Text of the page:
We all know dogs love people food. Whether it’s the tantalizing smells wafting from the kitchen, or the irresistible urge to lick our plates clean, our furry friends crave a taste of whatever we’re having.
But is it actually safe to share your spuds? Can dogs eat red potatoes or are they bad news for your four-legged friend?
Red potatoes can be a healthy treat for dogs, but there are some risks and preparation methods to keep in mind.
Here’s a glimpse of what’s ahead:
- Are red spuds safer than white for dogs?
- Find the perfect potato portion size for your pup.
- How to prep potatoes to avoid toxicity risks and avoid tummy troubles.
- Healthier alternatives to fill your dog’s bowl with vitamin-packed whole foods.
Sharing small amounts of red potato with your dog can be A-OK. But there are some important dos and don’ts. Read on for the full scoop.
Can Dogs Eat Red Potatoes?
Yes, dogs can eat red potatoes, as long as they are plain, peeled, and well cooked.
Red potatoes can offer some nutritional value as an occasional snack for your dog.
But there are also potential risks with feeding dogs any kind of potatoes that you need to consider.
The right preparation methods and portion control are key to making red potatoes safe for your four-legged friend.
Let’s dig a little deeper to unearth the main pros and cons of giving dogs red potatoes.
Are Red Potatoes Good For Dogs?
Yes, red potatoes do have nutritional value and can be a safe snack in moderation. But they shouldn’t make up a large part of your dog’s diet.
Red potatoes are rich in:
- Carbohydrates: Red potatoes are a good source of carbohydrates, which provide energy for your dog’s daily activities and help fuel their muscles.
- Dietary Fiber: Red potatoes also contain dietary fiber, which is important for maintaining healthy digestion and supporting a well-functioning digestive system in dogs.
- Vitamins: These spuds are also rich in various vitamins, including vitamin C and B16, which help their immune system and protect them from illnesses.
- Minerals: Red potatoes are a natural source of minerals like potassium, which plays a big vital role in maintaining proper heart function, muscle contraction, and nerve transmission in dogs.
Most healthy dogs can safely enjoy a few bites of red potato as an infrequent treat.
For the healthiest diet, serve cooked plain potatoes in small portions, and accompany them with a balanced meal.
I will cover serving sizes a bit later on, but first, you might want to know…
Are Red Potatoes Healthier Than White Potatoes for Dogs?
Red potatoes get their name from their vibrant red skin and flesh. This eye-catching color comes from antioxidants called anthocyanins.
Some research shows anthocyanins have anti-inflammatory effects in humans. So, red potatoes may provide more nutrients and health benefits compared to white potato varieties.
Red potatoes may have some advantages over white potatoes for dogs, such as:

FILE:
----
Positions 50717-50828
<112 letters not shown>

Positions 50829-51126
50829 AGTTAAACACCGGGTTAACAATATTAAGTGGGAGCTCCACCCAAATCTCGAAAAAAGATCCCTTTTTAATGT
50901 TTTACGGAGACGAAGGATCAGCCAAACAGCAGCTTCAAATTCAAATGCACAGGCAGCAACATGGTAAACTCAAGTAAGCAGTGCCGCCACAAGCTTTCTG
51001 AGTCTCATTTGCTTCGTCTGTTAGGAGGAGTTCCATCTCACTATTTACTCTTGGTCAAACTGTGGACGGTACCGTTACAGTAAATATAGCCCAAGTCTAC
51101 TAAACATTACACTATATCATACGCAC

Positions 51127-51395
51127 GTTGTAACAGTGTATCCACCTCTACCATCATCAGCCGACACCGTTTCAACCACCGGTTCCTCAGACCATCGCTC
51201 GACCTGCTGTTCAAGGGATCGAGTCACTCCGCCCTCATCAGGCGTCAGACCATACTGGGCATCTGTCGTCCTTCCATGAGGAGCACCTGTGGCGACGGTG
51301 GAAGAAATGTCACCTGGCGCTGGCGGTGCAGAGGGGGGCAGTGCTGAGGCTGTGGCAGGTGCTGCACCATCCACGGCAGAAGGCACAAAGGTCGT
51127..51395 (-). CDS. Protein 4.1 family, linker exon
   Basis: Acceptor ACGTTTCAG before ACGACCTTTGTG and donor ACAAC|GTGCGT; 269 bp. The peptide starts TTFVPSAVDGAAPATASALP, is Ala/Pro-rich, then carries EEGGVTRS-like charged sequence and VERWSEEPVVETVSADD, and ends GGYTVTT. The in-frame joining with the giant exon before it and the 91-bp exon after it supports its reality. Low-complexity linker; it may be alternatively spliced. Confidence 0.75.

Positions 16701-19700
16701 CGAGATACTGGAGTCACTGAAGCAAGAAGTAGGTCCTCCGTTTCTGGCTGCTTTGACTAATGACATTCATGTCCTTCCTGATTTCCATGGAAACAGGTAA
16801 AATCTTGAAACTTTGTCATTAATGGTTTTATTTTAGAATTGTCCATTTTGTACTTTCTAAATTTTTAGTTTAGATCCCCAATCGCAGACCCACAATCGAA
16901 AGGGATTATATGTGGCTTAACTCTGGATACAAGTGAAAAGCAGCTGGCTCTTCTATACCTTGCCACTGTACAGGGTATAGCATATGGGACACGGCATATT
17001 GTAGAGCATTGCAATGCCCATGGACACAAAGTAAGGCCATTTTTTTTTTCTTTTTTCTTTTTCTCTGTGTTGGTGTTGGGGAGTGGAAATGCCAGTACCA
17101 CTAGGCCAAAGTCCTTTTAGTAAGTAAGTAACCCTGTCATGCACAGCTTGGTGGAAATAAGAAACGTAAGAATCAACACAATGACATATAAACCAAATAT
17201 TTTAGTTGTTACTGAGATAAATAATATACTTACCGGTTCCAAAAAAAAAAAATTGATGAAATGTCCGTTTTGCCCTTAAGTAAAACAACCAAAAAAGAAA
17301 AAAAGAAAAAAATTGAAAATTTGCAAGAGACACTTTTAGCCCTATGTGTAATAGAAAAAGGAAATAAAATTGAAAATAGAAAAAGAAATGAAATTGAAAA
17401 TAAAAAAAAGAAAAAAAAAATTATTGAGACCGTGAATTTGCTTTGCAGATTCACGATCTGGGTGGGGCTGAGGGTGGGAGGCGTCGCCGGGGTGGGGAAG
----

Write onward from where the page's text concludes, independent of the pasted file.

- More vitamin C and iron.
- Higher antioxidant levels that may reduce inflammation.
- Slightly more fiber for satiety.
- Lower glycemic index resulting in slower carbohydrate absorption.
For these reasons, red potatoes are often considered the healthiest potato option for both humans and pets.
But the differences are still relatively modest and potatoes of all colors should only be an occasional treat for your dog, not a dietary staple.
Potential Risks of Feeding Red Potatoes to Dogs
While red potatoes can be safe for dogs in moderation, there are some potential risks to be aware of.
One of the biggest risks is gastrointestinal upset. Raw potatoes contain solanine, a glycoalkaloid poison found in nightshade vegetables. Solanine protects the potato plant, but can irritate the digestive tract and cause symptoms like:
- abdominal pain.
Consuming high quantities of solanine can also lead to more serious neurological symptoms like weakness, confusion, and dilated pupils.
Always cook potatoes thoroughly to destroy solanine.
Some dogs may have potato allergies or intolerances, especially to raw potato.
Signs include itchy skin, ear infections, bald patches, and wheezing.
If you suspect a potato allergy, avoid feeding any potatoes and consult your veterinarian.
Toxicity in Green Potatoes
Never feed dogs potatoes that are spoiled, moldy, bruised, damaged, or have a green tint.
The green color indicates solanine production. Solanine is concentrated mostly in the potato skin, sprouts, and any green portions.
Solanine is toxic to dogs because it can cause gastrointestinal and neurological problems.
While potatoes do contain vitamins and minerals, they lack complete protein and healthy fats.
Feeding too many potatoes could throw off the balance of essential fatty acids, amino acids, and nutrients in your dog’s diet.
Excess carbs and starch from potatoes could displace other important diet components.
Improperly sized or inadequately chewed potato pieces could present a choking risk.
This is especially true for small breed dogs. Dice potatoes into tiny pieces, or mash them with some water, and monitor your dog while they eat them.
Seasonings and Flavorings
You should always serve your dog cooked and plain potatoes, without any seasonings or flavorings.
Here are some common potato additions that can cause problems for dogs:
- Salt: Too much salt can lead to sodium ion poisoning in dogs, causing symptoms like excessive thirst, vomiting, diarrhea, tremors, and even seizures. Your dog’s digestive system is not equipped to handle high levels of salt as we can, so it’s best to skip the salt.